Monday, 25 August 2014

Les Misérables- From Page to Stage

On my recent trip to Melbourne, I didn't have a lot of time. I did manage to eat some things.

A new production of Les Misérables has just recently reopened in Melbourne. I've never seen the stageshow, and didn't get to see it on my recent trip south of the border.

but I walked past the theatre late at night 


There is a companion exhibition called Les Misérables From Page to Stage being held at the State Library of Victoria. I snuck a couple of hours for myself one day and headed up to the library. All the ads say you can buy tickets at Ticketek. Well you can, but you can also just rock up late Saturday afternoon, buy a ticket then and there, ($15 for adults) and walk in.


You can just see the sculpture of Victor Hugo by Rodin through the entrance
Hugo refused to sit for Rodin

It's quite a large exhibition in two large sections- it aims to show the story of the novels impact on art, politics and music. I can't show you any of the first section as it was pas de photos in there. Which is such a shame- there was so much great stuff on loan from the collections of the Bibliotèque Nationale de France, Maisons de Victor Hugo in Paris and Guernsey, Musée Carnavalet, Musée Rodin and Maison Littéraire de Victor Hugo. The highlight of which is Volume I of the original manuscript handwritten by Victor Hugo. It's absolutely huge.

Picture source

Victor Hugo wrote much of Les Misérables while he was in exile from France from 1851-70, and was finished while he was in the Channel Isles. He wrote on the right of the page and used the left for annotations.

Picture source


This is the first time that this volume has left Europe- it even got to fly to Australia on its own business class seat- I've never done that... Les Misérables was a hit from the outset. The two volumes were first published in 1862 and all 6,000 copies sold out in one day! Everyone read it, rich and poor, and public readings were organised when copies sold out.
The universal appeal of Hugo's creation lies in its themes: the possibility that the condemned can rise above poverty and degradation to become good and honourable, and perhaps above all the fight for freedom of body and soul. 

From June 1862 just two months after it's first publication in French, Les Misérables was published in nine languages and in serialised volumes around the world.  The first stage production came the following year in 1863. There have been at least 48 film adaptations of Les Misérables. We see some of the worlds first theatrical merchandise with beautiful Les Misérables chocolate wrappers from 1890. We also see some volumes of Les Misérables from around the world, a collection of movie posters, and some of the costumes from the recent 2012 film adaptation.

Victor Hugo was also an artist and we see some of his pen and ink drawings and paintings in the exhibition. The famous image of Cosette used for the stage show is by Émile-Antoine Bayard and comes from the second illustrated edition of Les Misérables, a picture version is included in the exhibition.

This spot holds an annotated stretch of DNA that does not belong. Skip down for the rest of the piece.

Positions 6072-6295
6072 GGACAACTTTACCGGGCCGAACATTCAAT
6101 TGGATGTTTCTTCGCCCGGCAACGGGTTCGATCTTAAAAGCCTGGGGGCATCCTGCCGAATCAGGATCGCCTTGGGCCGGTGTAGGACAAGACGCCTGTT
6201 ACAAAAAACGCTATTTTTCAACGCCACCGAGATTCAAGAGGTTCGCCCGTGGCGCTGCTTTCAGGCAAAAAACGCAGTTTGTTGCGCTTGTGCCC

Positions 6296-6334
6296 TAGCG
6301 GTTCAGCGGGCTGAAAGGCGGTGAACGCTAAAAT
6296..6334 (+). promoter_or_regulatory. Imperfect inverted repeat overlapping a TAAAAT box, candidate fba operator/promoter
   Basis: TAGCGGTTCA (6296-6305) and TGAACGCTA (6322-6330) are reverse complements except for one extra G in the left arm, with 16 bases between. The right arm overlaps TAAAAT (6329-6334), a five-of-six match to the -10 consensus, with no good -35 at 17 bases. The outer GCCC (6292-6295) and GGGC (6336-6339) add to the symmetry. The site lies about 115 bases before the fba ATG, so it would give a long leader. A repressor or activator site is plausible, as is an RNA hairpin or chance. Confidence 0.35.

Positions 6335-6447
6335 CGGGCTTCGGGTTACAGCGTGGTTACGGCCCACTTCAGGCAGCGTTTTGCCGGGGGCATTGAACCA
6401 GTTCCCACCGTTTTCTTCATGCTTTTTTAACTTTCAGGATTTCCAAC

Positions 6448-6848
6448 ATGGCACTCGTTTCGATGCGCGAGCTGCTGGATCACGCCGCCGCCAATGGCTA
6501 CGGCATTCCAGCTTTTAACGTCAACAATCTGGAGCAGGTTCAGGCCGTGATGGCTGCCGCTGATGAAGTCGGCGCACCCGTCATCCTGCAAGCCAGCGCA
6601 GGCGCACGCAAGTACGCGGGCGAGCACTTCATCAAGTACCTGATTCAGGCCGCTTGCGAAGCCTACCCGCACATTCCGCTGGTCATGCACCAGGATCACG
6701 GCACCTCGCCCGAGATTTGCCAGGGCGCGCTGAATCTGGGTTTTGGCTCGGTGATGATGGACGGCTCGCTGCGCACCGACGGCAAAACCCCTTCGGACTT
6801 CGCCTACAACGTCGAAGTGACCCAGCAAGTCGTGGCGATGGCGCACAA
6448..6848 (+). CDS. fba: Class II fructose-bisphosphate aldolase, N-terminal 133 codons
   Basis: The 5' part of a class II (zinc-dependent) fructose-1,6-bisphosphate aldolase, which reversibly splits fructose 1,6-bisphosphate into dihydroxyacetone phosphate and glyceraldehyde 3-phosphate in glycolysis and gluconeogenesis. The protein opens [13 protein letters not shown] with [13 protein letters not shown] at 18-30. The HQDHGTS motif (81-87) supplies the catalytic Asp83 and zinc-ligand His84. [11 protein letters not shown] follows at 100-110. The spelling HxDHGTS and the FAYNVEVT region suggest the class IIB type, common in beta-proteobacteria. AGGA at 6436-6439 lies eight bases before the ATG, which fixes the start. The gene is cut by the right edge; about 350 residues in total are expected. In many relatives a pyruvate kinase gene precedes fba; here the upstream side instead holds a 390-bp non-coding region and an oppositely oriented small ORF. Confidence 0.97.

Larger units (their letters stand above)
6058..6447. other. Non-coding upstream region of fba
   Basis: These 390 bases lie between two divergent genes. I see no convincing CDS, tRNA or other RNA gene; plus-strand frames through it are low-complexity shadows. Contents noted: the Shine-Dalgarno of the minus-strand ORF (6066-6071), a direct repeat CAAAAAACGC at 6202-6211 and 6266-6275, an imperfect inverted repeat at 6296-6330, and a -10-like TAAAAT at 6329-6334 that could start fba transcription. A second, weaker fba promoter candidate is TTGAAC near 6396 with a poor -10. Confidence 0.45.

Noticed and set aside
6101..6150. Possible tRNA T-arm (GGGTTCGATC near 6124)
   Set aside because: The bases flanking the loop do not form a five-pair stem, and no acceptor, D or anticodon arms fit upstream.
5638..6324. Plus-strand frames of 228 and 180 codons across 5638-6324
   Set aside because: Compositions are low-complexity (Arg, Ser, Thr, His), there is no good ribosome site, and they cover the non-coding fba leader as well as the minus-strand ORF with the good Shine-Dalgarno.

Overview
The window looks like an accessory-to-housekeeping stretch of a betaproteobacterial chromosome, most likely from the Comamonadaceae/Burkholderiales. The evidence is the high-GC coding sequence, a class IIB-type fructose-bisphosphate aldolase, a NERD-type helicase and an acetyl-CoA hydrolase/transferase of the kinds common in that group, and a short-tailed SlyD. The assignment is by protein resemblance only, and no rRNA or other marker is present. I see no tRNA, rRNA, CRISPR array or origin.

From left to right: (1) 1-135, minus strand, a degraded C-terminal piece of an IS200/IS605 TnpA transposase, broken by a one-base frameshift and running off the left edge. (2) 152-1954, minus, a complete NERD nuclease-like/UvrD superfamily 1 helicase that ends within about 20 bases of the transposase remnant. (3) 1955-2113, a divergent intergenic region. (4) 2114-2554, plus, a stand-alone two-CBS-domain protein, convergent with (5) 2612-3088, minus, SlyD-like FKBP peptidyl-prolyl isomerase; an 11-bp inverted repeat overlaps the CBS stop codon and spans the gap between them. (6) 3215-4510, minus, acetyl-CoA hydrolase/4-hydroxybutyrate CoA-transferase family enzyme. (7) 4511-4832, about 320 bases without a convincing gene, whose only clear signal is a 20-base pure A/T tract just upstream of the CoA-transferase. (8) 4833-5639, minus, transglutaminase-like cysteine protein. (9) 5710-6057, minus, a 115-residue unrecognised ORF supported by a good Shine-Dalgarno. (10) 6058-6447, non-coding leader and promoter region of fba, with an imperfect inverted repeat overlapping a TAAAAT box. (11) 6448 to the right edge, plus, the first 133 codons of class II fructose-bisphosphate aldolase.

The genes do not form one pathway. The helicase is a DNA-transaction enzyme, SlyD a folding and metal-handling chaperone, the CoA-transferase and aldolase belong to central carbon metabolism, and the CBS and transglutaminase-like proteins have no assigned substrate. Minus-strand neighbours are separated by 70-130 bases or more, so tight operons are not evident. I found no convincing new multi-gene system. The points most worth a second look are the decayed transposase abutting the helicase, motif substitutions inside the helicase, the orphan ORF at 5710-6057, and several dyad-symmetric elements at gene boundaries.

I resisted the catalogue on the day,
but do wish I'd bought it

The second room is devoted to the stage adaptations and is interactive and much more hands on than you'd expect in an exhibition like this at a library.

Cosette's wedding gown from the Australian tour 1987
first worn by Marina Prior

Stage props on display

You can take to the stage with
revolutionary zeal

You can dress up in an array of costumes

There is a themed gift shop at the end
with all manner of tshirts, books and paraphernalia

Javert's keeping an eye on you as you leave the library. 
If you can't make it to Melbourne there is an excellent exhibition website where you can see some featured objects from the exhibition.




My friend Janine at Resident Judge went to the exhibition too. You can relive my trip to Musee Victor Hugo in 2010.

Les Misérables From Page to Stage is open 18 July to 9 November 2014
10-6 daily, until 9pm on Thursdays
State Library of Victoria
328 Swanston Street
Melbourne

6 comments:

Sally Tharpe Rowles said...

This was so interesting....thank you for sharing all of this interesting information & great photos. I enjoyed the production I saw in NY quite a few years ago & I love visiting Victor Hugo's house in Paris, where you can see many of his ink drawings. Great post!

Satia said...

It is such a beautiful novel and I think the musical does it justice, even though they have to remove so much of the content. I recently saw a graphic novel in manga style inspired by Les Miserables but I wasn't tempted enough to look inside. I love the book too much.

rippleeffects said...

What an interesting and informative exhibit to go with the show. I'd seen the musical and loved it. Have the full CD set from a while back, but never seen anything about Victor Hugo or the stageshow related items. Today, it's hard to imagine someone writing such a volume of a novel by hand and probably holding a feathered pen to do it. ;)

Paulita said...

Putting an exhibition on at the same times as the production is a terrific idea. This looks really intriguing. Thanks for playing along. Glad there's still France in your life, even when you're in Melbourne. Here’s my Dreaming of France meme

Heidi’sbooks said...

That is so exciting! I would be ecstatic. I just finished reading about Hugo and Rodin in The Greater Journey by David McCullough. I thought it was interesting.

Deb Nance at Readerbuzz said...

I'm still imagining the book flying, sitting on its own special seat. That is respect.